If you have, or had, kids at college — and you aren’t rich enough for it not to matter or not poor enough to get financial aid — you will know the pain of sky-high higher education fees.
Where does the money go? No doubt the usual bloated bureaucracies and overwrought prestige projects that come with price elasticity play a big part.
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But now we have some good news — for those worried about global warming, at least — as to where some of that money is being spent: to build environmentally friendly heating and cooling systems.
In particular, several dozen colleges and universities are installing, or have installed, a system known as geoexchange, in which pipelines are dug deep underground to heat and cool their buildings, something that will lessen the need for carbon-spewing technologies.
Here’s how it works: At Princeton University, for example, more than 2,000 boreholes are being dug deep underground that, during hot months, will draw heat from campus buildings and then be stored until colder times, when the heat will be pumped back up again, according to The New York Times.
“This moment is singular,” Ted Borer, the appropriately named director of energy plants at the school, told the outlet. “This is when we’re switching to something that doesn’t require combustion.”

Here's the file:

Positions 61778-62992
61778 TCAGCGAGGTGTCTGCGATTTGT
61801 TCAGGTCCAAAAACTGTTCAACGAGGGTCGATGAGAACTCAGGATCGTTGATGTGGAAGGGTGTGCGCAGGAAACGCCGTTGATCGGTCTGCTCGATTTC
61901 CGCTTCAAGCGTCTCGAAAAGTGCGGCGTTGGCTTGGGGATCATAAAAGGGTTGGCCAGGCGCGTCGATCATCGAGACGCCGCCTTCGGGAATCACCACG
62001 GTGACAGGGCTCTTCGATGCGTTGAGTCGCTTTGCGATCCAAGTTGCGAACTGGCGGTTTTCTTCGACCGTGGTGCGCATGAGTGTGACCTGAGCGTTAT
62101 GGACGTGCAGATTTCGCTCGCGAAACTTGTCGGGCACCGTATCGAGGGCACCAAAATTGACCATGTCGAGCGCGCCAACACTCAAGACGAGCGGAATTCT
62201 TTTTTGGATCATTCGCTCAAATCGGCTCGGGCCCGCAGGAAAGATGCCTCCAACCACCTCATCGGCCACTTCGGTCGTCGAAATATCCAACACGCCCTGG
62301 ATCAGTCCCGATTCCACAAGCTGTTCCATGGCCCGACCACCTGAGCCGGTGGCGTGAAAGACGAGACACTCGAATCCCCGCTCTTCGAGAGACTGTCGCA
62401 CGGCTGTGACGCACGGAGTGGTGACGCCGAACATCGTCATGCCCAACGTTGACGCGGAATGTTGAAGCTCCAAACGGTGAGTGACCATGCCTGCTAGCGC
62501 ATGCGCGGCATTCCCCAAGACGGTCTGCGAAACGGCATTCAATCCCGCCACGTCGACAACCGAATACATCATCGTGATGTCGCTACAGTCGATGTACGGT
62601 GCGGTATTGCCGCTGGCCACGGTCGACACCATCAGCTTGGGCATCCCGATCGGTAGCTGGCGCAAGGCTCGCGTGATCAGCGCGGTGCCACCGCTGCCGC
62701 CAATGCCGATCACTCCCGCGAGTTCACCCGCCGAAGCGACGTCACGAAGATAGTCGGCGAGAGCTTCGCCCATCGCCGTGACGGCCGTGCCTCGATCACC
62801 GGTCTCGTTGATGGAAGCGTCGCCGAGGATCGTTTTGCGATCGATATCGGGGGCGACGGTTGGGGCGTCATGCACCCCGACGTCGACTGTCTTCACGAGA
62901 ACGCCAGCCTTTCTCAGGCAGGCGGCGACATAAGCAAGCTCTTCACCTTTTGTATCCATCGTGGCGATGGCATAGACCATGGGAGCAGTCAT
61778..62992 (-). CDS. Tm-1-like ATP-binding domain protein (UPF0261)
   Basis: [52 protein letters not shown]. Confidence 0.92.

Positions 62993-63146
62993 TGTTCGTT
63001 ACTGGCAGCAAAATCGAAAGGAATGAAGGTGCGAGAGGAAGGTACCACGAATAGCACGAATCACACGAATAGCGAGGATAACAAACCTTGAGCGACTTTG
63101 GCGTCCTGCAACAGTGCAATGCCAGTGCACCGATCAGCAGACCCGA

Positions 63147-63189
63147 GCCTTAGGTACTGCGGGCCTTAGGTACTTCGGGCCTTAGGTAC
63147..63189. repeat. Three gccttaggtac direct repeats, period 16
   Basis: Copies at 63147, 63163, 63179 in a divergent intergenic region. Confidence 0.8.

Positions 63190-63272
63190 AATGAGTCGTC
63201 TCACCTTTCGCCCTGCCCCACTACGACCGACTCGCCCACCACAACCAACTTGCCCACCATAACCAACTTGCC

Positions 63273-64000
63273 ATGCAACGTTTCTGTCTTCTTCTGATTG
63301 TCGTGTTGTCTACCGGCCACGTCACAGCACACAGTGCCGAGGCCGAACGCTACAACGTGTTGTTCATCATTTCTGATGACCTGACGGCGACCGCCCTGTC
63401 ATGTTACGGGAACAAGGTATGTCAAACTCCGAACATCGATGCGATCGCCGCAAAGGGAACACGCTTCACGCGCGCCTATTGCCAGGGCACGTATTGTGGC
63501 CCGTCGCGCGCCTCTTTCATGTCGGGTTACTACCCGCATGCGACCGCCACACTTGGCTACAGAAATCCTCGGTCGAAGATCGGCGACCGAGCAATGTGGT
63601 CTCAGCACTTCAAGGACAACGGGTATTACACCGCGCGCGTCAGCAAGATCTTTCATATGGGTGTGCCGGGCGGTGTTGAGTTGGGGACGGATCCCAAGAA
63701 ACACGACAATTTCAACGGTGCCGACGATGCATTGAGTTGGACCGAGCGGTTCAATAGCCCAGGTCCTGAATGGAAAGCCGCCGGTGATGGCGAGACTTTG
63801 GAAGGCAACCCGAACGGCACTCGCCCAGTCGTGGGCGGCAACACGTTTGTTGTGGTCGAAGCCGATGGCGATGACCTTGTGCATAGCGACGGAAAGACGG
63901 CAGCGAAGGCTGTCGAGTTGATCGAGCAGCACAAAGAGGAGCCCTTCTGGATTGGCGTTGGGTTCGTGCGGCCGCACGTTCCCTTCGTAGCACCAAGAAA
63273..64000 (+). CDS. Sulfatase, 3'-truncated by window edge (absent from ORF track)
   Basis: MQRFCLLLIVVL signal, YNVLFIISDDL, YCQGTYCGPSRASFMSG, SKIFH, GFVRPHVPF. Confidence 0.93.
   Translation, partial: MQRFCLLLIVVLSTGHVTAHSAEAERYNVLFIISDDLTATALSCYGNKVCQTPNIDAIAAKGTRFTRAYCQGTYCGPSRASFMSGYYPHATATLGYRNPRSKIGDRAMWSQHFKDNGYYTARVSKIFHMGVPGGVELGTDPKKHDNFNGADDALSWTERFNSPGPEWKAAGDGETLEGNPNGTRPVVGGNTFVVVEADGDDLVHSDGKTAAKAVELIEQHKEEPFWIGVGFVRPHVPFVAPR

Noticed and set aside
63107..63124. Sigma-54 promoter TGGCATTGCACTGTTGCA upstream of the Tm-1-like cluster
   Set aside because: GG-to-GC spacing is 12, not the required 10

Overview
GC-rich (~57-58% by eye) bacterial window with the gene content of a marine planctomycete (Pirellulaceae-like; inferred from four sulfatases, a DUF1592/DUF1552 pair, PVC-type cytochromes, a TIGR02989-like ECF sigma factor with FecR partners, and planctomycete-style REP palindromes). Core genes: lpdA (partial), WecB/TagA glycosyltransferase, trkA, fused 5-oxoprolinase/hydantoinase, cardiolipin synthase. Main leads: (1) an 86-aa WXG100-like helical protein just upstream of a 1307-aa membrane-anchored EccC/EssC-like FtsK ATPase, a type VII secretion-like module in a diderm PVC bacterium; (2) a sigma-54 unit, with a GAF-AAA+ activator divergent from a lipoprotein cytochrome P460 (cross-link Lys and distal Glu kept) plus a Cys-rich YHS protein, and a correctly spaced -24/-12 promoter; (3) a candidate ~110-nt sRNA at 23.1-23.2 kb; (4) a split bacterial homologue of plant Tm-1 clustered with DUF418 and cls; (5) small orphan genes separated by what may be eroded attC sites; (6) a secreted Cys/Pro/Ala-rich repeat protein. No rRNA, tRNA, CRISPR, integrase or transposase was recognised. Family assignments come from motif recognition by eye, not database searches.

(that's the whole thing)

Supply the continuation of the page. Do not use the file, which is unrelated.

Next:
Lindsey Olsen, associate vice president and senior mechanical engineer at Salas O’Brien, a technical engineering firm, said the number of similar campus projects the company is working on has grown from two or three five years ago to 20 and 30 projects now. “It really feels like it is doubling every year,” Olsen told The Times. “For institutions in the northern climate that have heating demands, geothermal is one of the most economically viable technologies for producing low carbon heating.”
Among the colleges where geoexchange or geothermal systems are being tested, installed or are in use, the paper reported, are Smith, Ball State University, Carleton, Oberlin, Dartmouth, Mount Holyoke and William & Mary. Meanwhile, Cornell University has dug a two-mile test geothermal borehole at its main campus, and is using geoexchange at one of its buildings on Roosevelt Island in New York City’s East River. In addition, Brown University drilled test boreholes to gauge heat conductivity this past fall, and Columbia University secured a special state mining permit to drill an 800-foot test bore on its New York City campus.
They all get an A+.